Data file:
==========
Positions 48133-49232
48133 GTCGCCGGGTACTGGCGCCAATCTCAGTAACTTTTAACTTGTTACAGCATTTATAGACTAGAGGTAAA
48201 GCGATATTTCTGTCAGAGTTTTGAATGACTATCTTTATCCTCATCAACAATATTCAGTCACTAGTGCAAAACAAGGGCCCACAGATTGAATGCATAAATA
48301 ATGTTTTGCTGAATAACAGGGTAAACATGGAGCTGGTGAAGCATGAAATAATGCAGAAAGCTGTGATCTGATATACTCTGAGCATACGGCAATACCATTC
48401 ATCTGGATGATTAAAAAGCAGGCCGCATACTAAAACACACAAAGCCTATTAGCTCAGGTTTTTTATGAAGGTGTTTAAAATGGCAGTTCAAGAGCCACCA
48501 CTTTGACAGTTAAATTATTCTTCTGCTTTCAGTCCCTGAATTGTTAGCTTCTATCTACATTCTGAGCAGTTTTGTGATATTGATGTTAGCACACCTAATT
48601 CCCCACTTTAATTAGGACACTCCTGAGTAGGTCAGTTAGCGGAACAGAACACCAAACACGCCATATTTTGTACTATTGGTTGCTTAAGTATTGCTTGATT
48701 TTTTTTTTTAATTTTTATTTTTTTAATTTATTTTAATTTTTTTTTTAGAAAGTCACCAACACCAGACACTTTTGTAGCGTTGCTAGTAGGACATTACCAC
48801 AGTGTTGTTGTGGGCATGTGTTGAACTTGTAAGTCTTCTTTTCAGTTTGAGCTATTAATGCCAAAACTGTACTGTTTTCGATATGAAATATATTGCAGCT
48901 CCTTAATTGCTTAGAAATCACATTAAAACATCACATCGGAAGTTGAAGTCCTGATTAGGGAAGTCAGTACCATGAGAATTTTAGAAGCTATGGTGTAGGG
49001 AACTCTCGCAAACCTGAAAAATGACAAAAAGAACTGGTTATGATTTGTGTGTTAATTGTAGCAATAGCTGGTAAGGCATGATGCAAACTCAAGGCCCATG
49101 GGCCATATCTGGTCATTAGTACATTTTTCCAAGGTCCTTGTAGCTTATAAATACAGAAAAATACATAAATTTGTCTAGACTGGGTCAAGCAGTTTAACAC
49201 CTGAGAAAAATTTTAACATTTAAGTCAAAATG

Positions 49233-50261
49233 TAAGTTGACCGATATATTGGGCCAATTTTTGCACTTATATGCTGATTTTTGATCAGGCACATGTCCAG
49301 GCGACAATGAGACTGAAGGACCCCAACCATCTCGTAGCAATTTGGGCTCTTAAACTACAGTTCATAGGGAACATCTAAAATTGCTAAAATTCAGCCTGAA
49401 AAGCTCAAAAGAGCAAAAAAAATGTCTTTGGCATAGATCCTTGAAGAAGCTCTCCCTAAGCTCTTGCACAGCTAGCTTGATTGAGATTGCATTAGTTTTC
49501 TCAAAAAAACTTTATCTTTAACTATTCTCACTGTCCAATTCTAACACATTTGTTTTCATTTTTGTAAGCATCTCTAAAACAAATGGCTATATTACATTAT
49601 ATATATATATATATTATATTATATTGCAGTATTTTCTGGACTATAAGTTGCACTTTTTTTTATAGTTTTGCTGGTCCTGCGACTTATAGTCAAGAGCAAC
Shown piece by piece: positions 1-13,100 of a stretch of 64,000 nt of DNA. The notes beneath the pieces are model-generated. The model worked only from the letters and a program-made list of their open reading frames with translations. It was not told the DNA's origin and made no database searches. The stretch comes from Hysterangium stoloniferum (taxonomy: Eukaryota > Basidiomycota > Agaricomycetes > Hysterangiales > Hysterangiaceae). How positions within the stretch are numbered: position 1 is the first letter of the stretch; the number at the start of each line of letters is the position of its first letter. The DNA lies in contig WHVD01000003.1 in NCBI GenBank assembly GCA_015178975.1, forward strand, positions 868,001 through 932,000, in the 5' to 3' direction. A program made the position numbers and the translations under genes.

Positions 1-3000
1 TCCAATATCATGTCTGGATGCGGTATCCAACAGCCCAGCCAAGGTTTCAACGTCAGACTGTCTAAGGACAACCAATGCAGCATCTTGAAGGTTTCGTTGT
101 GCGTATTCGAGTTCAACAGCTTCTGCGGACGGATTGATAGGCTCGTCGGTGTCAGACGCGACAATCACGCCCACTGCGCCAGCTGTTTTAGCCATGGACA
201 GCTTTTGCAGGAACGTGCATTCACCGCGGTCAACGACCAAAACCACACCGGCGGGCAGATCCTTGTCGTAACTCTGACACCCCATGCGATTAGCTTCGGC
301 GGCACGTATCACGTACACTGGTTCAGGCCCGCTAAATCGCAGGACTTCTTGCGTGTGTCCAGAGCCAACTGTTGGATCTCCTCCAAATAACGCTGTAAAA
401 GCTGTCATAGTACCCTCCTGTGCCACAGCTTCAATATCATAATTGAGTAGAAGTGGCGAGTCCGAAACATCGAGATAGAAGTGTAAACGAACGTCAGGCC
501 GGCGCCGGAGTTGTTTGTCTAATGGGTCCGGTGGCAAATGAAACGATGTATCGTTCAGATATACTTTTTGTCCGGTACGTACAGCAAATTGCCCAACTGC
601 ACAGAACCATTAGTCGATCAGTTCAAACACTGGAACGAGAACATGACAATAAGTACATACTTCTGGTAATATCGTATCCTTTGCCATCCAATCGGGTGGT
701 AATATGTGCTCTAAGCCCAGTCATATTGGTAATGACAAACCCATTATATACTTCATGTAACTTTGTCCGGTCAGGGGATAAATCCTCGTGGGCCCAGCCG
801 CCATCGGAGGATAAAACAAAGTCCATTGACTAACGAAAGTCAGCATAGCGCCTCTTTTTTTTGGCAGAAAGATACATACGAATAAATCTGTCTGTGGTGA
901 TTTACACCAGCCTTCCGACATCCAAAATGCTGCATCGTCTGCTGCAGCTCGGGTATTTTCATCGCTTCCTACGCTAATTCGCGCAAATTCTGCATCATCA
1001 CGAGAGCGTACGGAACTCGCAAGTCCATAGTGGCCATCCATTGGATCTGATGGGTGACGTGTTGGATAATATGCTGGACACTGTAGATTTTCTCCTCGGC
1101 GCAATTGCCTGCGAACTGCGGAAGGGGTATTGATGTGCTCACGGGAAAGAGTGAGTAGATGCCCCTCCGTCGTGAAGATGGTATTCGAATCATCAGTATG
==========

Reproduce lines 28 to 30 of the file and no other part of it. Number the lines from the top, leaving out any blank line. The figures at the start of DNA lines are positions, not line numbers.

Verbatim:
601 ACAGAACCATTAGTCGATCAGTTCAAACACTGGAACGAGAACATGACAATAAGTACATACTTCTGGTAATATCGTATCCTTTGCCATCCAATCGGGTGGT
701 AATATGTGCTCTAAGCCCAGTCATATTGGTAATGACAAACCCATTATATACTTCATGTAACTTTGTCCGGTCAGGGGATAAATCCTCGTGGGCCCAGCCG
801 CCATCGGAGGATAAAACAAAGTCCATTGACTAACGAAAGTCAGCATAGCGCCTCTTTTTTTTGGCAGAAAGATACATACGAATAAATCTGTCTGTGGTGA